Seventh Grade Homeschooling: Here Is The Real Deal

 

Most of my friends will tell you I am honest, probably to a fault.  I tend to say what I think, even if I put it in the nicest words possible.  (Sorry to my friends who have to put up with me!)    So, I have to be honest and tell you a few things about planning seventh grade.

 

It is disappointing.  It is challenging.  It can be frustrating.  It is not for the faint of heart.

Ha!  There it is!

So many of the resources and previous places that provided direction seems to “dry up” or it becomes incredibly vague as to “how” to do seventh grade.  There are only about three or four curriculum providers providing any direction at this level at all, whether that is articles, workshops, or full curriculum.  That may sound like enough to choose from and draw from, but I don’t think it is, to be honest.  None of them have completely resonated with me.  Each curriculum provider seems to provide different suggestions and ideas – which is wonderful in one sense, to see the possibilities – but also daunting in another sense, because it seems as if no matter what path you follow you may be “missing something”.  I understand all of education, whether school or at home, is going to have things we don’t learn –there are many things I didn’t learn even going through university twice in two very different plans of study!  I don’t believe there is an education that exists without gaps, but what I find disappointing is that threads that are started don’t always seem completed in seventh and eighth grade.  A strong start, but not a thought to how the scope and sequence will finish out in some of these home programs.    For example, in seventh grade, some put in almost no geography; or some put in one region of the world but not another region, some put in chemistry but not physics; all seem to put in physiology; none put in American History (not even the American curriculum providers!) and leave the entirety of American history for eighth grade which I think, at least for me as an American, is terrible.   And, some providers, when they start American history,  skip the pre -colonial times and pick up at Manifest Destiny into the Civil War.   Some put in astronomy whilst others did this in sixth grade, some put in separate blocks for geometry and algebra and some combine these subjects into one block.

Middle school is a lot to pull together, and yes, the oft -used phrase “Every homeschool will look very different in middle school” does apply  here, as it does to every grade.  But again, within that freedom, I think we need to find the developmentally appropriate form.  This is not only the capstone ending for the eight grades, but also a preliminary foundation for high school.  And, for many homeschoolers whose high school careers morph into community college and other things out into the world around age 16, the decisions in seventh and eighth grade could be important.

The one thing I did was go back to the AWNSA chart.  No, this is not to say homeschooling should look just like this, of course,  but to see past what a homeschool curriculum provider *thinks* would be feasible or  *could* be possible in the home or just what their own personal bias is and to then compare and see what is possibly done in a school (but maybe not because I don’t know as a class teacher can fit all this in either!) can be helpful, I think.  It helps you to know what you can do, what you can draw from, and to look for the reasons WHY these subjects are developmentally appropriate and then look at your own child and your own family.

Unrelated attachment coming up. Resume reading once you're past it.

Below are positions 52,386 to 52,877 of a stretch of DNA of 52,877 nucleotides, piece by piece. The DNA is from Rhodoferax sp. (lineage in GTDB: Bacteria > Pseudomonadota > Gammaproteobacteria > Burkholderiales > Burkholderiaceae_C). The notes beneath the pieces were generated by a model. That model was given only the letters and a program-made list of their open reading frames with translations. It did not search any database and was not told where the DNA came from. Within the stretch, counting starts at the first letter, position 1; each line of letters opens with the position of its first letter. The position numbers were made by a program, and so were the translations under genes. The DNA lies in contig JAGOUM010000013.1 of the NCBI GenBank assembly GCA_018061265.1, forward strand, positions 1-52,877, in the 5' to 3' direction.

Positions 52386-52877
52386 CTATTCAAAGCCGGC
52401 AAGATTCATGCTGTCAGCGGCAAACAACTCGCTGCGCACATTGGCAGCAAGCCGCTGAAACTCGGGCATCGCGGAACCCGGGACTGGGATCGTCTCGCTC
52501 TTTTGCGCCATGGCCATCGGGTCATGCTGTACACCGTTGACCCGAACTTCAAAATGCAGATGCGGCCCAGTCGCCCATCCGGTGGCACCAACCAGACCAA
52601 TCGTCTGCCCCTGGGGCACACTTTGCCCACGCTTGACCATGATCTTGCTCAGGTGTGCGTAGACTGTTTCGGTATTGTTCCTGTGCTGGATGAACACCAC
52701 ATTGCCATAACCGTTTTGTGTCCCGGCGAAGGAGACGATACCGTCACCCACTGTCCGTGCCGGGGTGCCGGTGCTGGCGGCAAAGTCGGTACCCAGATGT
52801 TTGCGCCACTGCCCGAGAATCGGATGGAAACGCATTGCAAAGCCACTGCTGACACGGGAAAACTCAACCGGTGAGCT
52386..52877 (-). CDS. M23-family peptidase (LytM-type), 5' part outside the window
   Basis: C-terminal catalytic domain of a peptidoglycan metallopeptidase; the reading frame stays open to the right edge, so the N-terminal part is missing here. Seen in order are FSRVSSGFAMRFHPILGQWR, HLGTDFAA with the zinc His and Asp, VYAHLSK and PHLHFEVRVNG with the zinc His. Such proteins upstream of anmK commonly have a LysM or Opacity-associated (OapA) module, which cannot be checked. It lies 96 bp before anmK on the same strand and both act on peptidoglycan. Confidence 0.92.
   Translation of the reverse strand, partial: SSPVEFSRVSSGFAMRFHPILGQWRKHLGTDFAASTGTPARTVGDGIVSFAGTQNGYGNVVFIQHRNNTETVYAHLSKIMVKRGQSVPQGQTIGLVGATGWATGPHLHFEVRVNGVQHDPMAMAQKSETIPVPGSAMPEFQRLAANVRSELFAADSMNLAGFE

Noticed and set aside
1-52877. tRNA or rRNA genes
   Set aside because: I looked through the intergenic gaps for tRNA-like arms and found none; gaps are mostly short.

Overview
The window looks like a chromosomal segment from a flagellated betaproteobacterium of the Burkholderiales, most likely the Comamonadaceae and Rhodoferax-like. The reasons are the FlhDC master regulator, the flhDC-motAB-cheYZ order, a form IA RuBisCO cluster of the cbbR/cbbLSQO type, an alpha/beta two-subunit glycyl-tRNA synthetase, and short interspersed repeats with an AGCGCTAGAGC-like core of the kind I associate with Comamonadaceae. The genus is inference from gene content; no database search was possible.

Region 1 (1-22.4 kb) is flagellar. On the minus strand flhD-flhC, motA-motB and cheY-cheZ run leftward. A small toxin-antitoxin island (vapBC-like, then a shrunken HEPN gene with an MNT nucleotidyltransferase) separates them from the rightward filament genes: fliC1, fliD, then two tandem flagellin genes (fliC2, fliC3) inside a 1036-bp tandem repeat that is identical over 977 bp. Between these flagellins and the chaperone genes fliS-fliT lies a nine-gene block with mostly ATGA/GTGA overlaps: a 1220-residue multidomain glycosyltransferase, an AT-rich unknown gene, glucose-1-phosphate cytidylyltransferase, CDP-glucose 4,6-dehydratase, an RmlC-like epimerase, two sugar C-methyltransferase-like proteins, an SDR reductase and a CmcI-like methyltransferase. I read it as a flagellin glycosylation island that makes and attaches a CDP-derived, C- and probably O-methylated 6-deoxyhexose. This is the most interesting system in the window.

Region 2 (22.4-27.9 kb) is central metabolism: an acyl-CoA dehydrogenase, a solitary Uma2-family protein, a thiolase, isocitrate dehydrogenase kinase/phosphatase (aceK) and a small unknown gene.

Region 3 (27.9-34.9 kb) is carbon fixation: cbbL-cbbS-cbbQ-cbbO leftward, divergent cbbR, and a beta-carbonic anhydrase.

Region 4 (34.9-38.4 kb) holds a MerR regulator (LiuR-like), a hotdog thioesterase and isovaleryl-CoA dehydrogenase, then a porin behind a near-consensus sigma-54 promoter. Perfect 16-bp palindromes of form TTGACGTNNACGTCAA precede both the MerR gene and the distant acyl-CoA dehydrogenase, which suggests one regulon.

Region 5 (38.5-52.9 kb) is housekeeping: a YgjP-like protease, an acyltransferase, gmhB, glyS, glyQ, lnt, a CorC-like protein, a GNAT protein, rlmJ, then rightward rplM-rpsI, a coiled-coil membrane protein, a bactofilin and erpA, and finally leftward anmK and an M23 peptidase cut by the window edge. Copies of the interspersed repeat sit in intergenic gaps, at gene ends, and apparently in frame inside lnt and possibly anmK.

According to the AWNSA chart, this is seventh grade: Continue reading

June: Time To Plan

 

In May, I wrote a post about “preschool” planning here:  http://theparentingpassageway.com/2014/05/25/notes-for-preschool-planning/, plans for fourth grade:  http://theparentingpassageway.com/2014/05/22/plans-for-fourth-grade/, and this post about planning:  http://theparentingpassageway.com/2014/05/05/may-time-to-plan/

 

I think, finally,  I have the blocks for my seventh grader mapped out.  It was a lot of wrestling with the curriculum, which I shall write about at some point.   In the meantime, while I was wrestling with what blocks and where, I wrote out a general flow for six of the blocks, knowing the order  and such would evenutally come.

 

I haven’t done much for fourth grade yet, other than to lay out a general flow to the school year, but  I have planned our Local Geography block and started to put together a flow for math for the entire year. Continue reading

Let’s Read: “Simplicity Parenting”

 

Chapter One opens with a story about a sweet little eight year old who was entering third grade.  His parents were both professionals in education and government, and they lived in the city.  The little boy was a picky eater, an intelligent speaker with adults but had trouble connecting to his peers, avoided any risk taking, and was a bit anxious.  James was often in the midst of a stream of adult information about political and adult intellectual topics.  The parents decided the best way to help James was to work on rhythm, and decrease the amount he overheard regarding world news, politics and topics like global warming.  When this was done, the sleep of the little boy improved and his outdoor play expanded.  His anxiety decreased.

 

The authors ask, “Was all of this directly attributable to the changes James’s family made?  Was it lack of TV?  Less talk of global warming?  Can we point to any one thing that made the real difference?  My answer to that would be no, and yes.  I don’t think there was any one thing, any magic bullet that obliterated James’s nervousness and controlling behaviors.  But the steps taken to protect James’s childhood definitely had an effect.”